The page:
In case you haven't noticed, GPU's, even for 1080p resolution, are in high demand, and not exactly in stock. By using a new, and smaller GPU die, AMD is able to get a lot more GPU from the same size chip wafer. You still get 2048 stream processors, 32 compute units, 32 ray accelerators and an insane amount of FPS in most battle royale/FPS/competitive games, and with RDNA2, you can even activate AMD's Fidelity FX SuperResolution to increase performance, with a minimum of fidelity lost visually, at least in theory. However, it also supports Smart Access Memory, meaning free performance gains if you have an AMD CPU as well.
The result is the RX6600XT, here in a variant from MSI, built for high refresh rate, 1080p Ultra gaming. The idea is to make a card that is both interesting to many consumers, yet small enough to ensure more supply, and combined with the fully scalable RDNA2 platform, performance should still be at a high level.
This is a double-edged sword, and AMD has had an interesting approach to all of this. First off, there are no AMD branded cards. All are from 3rd party suppliers such as MSI. Why is the question, and while we at Gamereactor have several theories, no one will confirm nor deny anything. The next is performance vs. price. This card isn't cheap, with an MSRP of around 474 Euro, making it very expensive for 1080p gaming.
However, there are two things to consider.
1: The main competitor, the RTX3060TI is 650+ Euro, and really difficult to get hold of. The other main competitor is the RTX3060 - which easily crawls about the 700 Euro line where I live, and it is just as rare to find in stores.
2. You can actually but an RX6600XT card. Not only was it in stock when it released, my go-to web shop has 63 in stock right now, and they are actually sold at MSRP, and not 700+ Euro as others do. It's insane that this must be taken into consideration, but on the other hand I find it just as unfair as comparing it with cards you can't get or are not available in the same price bracket. Not even close.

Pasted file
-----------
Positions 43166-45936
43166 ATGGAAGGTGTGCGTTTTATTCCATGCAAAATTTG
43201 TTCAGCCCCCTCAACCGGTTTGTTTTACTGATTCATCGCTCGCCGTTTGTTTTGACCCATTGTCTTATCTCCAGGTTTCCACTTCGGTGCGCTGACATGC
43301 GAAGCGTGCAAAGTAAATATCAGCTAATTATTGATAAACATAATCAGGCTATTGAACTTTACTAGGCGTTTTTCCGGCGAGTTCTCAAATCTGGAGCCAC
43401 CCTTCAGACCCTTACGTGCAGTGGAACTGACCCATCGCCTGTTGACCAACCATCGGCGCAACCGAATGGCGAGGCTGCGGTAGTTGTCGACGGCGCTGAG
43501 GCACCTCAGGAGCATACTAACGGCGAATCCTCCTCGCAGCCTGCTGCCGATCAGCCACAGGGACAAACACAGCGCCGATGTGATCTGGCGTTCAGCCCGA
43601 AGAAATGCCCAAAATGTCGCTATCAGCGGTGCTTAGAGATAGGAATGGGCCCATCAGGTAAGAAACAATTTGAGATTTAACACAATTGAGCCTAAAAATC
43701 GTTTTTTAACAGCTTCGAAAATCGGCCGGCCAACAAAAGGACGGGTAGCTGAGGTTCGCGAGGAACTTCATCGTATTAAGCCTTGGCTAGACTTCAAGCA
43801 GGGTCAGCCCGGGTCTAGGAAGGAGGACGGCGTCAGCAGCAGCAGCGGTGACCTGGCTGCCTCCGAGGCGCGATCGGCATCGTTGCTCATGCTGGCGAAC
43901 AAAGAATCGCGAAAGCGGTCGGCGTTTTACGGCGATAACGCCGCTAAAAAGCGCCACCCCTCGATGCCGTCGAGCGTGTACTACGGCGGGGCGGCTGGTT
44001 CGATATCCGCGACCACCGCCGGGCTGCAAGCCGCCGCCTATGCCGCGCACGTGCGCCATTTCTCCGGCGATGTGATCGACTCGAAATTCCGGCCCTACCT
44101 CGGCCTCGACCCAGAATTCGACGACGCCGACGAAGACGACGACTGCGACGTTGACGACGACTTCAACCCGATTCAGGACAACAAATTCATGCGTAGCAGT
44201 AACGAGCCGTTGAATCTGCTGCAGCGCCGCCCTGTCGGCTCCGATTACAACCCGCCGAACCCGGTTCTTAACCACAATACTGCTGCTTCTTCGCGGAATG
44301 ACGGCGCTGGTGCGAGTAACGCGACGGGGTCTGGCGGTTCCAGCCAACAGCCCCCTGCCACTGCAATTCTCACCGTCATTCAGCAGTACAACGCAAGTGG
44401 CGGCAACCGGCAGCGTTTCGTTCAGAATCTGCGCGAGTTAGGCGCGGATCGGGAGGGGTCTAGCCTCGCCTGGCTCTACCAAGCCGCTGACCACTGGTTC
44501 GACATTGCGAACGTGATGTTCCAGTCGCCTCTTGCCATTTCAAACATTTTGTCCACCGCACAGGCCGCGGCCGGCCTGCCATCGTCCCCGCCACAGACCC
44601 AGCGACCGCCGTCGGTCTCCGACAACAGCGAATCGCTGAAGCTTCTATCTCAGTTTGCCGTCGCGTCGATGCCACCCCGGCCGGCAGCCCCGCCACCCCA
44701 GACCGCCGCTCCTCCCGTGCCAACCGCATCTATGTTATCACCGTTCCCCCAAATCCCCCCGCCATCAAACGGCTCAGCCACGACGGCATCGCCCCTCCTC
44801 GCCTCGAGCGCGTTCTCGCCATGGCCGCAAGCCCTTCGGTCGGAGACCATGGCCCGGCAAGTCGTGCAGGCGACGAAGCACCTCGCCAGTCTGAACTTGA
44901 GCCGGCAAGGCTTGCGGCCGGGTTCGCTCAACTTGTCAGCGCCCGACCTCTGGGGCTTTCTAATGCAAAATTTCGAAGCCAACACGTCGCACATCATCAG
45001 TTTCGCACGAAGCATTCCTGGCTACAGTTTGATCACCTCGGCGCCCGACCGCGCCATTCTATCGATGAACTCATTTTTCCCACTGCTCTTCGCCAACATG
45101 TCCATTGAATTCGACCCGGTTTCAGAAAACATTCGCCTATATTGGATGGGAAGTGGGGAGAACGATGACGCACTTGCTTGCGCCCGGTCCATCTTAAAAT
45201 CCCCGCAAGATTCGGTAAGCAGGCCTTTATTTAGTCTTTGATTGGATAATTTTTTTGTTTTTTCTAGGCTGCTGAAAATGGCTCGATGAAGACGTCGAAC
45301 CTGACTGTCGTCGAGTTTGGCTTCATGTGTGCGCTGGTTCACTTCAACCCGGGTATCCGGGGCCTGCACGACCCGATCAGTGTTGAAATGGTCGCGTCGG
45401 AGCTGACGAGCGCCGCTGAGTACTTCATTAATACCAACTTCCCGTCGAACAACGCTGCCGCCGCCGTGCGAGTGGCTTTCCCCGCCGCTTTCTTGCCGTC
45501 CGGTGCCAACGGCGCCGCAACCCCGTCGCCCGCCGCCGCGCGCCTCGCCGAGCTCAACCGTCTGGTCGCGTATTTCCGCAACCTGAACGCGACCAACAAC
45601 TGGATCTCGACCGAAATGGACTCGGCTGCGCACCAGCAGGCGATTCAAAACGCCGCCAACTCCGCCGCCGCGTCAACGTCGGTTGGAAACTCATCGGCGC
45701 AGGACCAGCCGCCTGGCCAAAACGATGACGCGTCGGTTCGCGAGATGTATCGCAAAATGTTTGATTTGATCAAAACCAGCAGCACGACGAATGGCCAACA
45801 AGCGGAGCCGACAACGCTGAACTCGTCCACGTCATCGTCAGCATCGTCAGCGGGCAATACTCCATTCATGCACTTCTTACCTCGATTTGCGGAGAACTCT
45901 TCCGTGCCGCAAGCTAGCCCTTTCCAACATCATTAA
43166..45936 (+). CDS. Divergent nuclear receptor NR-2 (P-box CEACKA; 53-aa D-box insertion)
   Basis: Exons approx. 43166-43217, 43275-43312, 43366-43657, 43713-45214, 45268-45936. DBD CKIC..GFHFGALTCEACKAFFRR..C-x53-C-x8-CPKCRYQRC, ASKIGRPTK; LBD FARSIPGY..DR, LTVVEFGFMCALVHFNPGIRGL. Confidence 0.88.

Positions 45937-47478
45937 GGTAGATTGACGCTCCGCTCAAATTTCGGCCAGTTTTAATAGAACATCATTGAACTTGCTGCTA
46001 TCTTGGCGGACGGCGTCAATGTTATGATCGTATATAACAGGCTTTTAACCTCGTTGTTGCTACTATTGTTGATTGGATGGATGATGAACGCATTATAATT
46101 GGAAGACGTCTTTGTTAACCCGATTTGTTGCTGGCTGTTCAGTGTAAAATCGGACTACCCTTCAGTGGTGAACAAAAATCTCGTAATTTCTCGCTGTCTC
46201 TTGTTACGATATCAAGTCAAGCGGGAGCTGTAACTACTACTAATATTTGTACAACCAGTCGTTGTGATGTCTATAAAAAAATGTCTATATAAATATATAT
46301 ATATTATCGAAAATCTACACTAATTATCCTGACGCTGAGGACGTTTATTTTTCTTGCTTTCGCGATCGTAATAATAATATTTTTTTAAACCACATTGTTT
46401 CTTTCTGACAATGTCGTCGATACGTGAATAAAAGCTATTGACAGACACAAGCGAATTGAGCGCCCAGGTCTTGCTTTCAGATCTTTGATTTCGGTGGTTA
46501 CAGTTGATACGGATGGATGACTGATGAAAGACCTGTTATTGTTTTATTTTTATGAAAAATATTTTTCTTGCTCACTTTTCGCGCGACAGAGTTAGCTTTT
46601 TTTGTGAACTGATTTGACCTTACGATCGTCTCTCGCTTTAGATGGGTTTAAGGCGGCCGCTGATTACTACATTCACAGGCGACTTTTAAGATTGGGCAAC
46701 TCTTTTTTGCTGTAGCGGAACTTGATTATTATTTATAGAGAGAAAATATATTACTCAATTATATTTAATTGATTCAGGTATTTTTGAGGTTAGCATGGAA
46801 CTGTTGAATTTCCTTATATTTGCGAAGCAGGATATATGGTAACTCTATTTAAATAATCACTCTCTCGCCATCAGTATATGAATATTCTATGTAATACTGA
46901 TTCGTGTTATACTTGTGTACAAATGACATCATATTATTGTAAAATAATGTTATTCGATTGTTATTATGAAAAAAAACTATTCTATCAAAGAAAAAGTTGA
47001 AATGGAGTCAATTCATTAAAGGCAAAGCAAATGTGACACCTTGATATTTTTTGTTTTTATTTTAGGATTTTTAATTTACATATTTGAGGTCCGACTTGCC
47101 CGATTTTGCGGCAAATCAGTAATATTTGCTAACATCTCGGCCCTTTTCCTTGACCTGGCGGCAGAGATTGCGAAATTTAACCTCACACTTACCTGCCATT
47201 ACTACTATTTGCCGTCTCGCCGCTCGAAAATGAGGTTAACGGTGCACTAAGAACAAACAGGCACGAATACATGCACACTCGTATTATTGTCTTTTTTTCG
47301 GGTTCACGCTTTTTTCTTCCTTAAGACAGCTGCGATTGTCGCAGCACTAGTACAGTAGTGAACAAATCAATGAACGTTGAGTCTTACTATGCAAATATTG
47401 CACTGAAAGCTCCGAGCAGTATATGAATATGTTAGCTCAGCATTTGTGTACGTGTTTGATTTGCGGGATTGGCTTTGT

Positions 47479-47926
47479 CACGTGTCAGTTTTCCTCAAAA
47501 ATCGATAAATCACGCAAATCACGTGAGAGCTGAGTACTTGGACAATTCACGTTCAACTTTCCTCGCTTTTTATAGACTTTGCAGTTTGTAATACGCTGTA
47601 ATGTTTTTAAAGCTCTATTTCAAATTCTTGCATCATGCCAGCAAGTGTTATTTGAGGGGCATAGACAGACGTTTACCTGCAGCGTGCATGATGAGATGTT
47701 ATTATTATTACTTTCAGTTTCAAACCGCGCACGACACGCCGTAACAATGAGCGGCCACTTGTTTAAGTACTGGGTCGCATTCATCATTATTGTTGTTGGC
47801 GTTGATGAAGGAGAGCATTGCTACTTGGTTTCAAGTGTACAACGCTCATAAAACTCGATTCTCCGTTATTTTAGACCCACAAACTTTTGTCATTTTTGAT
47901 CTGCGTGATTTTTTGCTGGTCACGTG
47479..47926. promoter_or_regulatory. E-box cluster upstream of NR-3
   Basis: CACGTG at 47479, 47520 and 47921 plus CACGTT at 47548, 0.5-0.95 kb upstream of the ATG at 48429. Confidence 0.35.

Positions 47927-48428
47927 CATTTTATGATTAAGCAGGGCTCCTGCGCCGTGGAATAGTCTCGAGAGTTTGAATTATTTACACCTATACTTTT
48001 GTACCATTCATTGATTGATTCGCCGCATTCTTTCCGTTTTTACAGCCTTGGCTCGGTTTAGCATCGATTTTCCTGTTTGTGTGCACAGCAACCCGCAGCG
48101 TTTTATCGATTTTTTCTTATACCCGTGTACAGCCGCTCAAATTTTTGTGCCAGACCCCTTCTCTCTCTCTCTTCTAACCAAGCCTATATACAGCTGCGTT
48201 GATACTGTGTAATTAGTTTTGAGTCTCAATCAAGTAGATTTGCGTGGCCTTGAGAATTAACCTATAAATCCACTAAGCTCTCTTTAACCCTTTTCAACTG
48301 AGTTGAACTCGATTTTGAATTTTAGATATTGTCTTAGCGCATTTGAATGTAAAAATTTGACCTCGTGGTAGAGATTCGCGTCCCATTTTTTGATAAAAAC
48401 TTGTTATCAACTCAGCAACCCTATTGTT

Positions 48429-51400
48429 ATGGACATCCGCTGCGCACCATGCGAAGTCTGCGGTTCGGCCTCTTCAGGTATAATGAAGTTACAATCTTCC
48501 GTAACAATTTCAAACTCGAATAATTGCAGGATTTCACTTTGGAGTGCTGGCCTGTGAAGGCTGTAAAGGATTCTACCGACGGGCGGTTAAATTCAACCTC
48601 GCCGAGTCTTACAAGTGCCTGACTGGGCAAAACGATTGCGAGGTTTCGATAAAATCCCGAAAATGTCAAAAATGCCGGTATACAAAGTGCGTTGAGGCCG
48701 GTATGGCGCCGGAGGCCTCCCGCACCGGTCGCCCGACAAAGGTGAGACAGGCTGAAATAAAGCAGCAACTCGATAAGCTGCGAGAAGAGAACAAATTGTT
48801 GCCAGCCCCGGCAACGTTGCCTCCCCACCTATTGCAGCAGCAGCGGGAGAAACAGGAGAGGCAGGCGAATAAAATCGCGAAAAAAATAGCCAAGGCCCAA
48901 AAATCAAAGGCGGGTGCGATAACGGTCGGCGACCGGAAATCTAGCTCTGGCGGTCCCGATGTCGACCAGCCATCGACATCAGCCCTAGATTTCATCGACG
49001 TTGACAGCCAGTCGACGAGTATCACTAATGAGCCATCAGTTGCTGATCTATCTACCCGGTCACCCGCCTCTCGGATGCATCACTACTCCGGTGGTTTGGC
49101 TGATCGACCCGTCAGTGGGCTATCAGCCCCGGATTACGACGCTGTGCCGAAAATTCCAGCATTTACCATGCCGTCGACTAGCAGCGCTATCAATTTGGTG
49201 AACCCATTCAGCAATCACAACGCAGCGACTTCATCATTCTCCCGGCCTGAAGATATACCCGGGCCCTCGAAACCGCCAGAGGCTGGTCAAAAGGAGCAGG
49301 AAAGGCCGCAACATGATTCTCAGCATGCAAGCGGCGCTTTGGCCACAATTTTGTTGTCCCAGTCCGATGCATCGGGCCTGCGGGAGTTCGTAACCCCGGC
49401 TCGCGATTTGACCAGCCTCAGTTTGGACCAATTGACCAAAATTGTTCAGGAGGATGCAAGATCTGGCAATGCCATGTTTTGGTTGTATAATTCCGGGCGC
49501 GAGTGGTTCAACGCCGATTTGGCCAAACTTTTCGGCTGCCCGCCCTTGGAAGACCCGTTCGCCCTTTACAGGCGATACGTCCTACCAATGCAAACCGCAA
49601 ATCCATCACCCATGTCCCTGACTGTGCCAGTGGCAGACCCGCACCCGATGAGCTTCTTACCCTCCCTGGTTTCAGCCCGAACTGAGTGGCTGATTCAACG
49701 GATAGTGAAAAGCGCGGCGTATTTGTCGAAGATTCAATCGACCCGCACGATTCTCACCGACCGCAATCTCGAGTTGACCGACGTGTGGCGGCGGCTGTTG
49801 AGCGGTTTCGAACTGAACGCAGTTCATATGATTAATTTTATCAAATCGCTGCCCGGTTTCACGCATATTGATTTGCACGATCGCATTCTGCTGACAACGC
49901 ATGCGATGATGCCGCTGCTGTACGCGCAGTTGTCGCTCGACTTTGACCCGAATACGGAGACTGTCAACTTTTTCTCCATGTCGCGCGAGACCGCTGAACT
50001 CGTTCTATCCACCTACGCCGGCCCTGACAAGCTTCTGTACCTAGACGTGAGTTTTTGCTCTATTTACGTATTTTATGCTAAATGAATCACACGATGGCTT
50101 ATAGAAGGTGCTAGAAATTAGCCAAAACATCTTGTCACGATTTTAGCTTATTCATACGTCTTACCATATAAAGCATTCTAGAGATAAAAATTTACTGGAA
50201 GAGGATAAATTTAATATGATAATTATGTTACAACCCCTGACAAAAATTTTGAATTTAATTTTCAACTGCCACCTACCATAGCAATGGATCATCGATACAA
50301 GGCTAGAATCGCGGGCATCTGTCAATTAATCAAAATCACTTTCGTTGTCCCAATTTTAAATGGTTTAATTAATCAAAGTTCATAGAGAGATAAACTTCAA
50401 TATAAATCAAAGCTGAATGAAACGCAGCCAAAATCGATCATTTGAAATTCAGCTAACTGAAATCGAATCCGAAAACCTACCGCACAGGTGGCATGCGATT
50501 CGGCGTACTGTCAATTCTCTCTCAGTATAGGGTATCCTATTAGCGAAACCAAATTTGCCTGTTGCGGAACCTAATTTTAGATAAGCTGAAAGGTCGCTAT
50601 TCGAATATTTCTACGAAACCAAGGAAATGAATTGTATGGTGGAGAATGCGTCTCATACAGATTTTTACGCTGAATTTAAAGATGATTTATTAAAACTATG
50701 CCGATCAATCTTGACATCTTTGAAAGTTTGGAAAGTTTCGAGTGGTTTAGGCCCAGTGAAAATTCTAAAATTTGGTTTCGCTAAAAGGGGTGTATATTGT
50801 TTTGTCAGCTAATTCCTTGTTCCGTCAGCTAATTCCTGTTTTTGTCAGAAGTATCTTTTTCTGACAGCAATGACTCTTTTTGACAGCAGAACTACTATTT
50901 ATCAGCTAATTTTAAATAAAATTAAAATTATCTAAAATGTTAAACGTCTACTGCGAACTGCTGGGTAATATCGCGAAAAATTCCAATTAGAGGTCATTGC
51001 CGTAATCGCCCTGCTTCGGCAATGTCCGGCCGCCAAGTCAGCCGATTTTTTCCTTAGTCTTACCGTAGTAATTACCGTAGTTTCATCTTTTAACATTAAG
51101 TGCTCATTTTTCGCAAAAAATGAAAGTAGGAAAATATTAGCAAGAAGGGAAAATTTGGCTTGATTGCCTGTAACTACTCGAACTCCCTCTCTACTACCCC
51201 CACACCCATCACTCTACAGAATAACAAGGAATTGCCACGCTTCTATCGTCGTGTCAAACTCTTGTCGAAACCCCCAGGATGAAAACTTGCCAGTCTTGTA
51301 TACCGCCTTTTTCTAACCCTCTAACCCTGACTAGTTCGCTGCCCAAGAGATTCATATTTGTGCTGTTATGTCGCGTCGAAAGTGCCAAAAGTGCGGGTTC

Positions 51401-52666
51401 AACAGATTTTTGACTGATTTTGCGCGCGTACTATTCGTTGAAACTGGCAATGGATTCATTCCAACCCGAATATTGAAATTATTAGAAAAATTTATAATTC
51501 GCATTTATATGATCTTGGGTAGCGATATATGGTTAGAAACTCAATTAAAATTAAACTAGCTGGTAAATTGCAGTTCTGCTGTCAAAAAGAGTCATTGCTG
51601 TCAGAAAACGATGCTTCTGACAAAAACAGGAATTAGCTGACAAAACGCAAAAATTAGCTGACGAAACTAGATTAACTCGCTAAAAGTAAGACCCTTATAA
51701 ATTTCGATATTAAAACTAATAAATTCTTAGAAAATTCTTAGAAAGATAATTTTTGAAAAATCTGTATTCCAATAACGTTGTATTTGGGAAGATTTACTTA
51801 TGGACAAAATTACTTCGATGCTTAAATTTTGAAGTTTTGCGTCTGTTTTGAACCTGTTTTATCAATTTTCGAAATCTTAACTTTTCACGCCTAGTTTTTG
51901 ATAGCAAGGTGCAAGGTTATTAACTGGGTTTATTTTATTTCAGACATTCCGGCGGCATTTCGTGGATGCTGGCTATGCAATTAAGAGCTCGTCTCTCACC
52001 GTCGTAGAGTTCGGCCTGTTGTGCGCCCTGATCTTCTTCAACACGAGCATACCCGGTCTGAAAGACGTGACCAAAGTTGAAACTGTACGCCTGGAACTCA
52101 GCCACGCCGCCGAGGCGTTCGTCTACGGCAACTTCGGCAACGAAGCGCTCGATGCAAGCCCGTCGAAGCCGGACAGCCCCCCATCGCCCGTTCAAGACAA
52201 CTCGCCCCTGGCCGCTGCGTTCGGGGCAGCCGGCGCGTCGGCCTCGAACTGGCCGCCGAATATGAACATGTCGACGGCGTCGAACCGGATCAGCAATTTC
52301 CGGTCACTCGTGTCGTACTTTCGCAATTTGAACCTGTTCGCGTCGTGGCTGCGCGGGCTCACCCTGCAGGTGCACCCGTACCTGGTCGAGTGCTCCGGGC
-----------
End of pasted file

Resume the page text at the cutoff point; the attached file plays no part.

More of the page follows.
So, after my ranting on the current state of affairs, let's take a look at what MSI has produced.
As the name suggests, it sports 8GB of GDDR6 memory, connects with one 8-pin connector, and uses 160 watts. Well, in reality its usually around 145 watts, but the point is, you won't need a 1500-watt PSU to run this card. And, the RGB lightning is tastefully done in the form of a logo with back-lightning.
Cooling comes from the Twin Frozr system, currently in its 8th generation. This means paired Torx Fans, which makes the airflow much more directional, square shaped heat pipes for maximum contact, and curved fin edges to avoid air turbulence. This is combined with thermal pads, a massive metal back plate and even 2oz copper PCB and extra fuses in case you are playing New World. It works really well, perhaps too well. Noise only reaches 31 dB, with temperatures running around 49 in normal use and at temperatures of 63 degrees during maximum load.
The card has a build-in anti-bending bracket, but at only 886 grams, and a very decent size, I don't think it's strictly necessary. The card uses 4x PCIe 4.0 slots, sports a slight overclock compared with AMD default, a boost clock of 2607Mhz, with a game/core clock at 2428Mhz. Despite only having a 128-bit memory bus, it is still able to display 120Hz 4K via HDMI 2.1, although most will use one of the three Display 1.4 ports. At only 27.7x12x5.1cm the card is normal sized, but for the current generation feels small and compact.
So, what can it do? The main aim of the card is 1080p high-refresh gaming at ultra-settings, but in many cases, it is actually a viable 1440p option. So here are the Benchmarks.
Time Spy: 9749
Time Spy Extreme: 4647
Fire Strike: 25080
Fire Strike Extreme: 12504
Fire Strike Ultra: 6619
Port Royal: 4401
In-game, FPS, maximum settings
So, in short. It can do 1080p from here to the moon, it can even do 1440p. Yes, we have tested with CS:GO and the like, and it hit 343 FPS in 1080p 144Hz. Its low power usage will make for great ITX builds, but 1440p is not over the moon due to the memory limitation, and Ray Tracing is a theoretical option at best.
The card is a lot more expensive than we are used to when it comes to 1080p cards, and the offering from the competition is in theory cheaper and slightly better, but in reality, are extremely rare, and are offered at 50% more than the RX6600XT if you manage to get hold of one. So, its currently the only card you can actually get, and without paying insane over-the-top prices, so a high MSRP seems to be a fair trade off. As the chip crisis doesn't seem to end this year, it might not be optimal, but it may very well be one of your only solutions if you are very desperate to get a card in the very near future.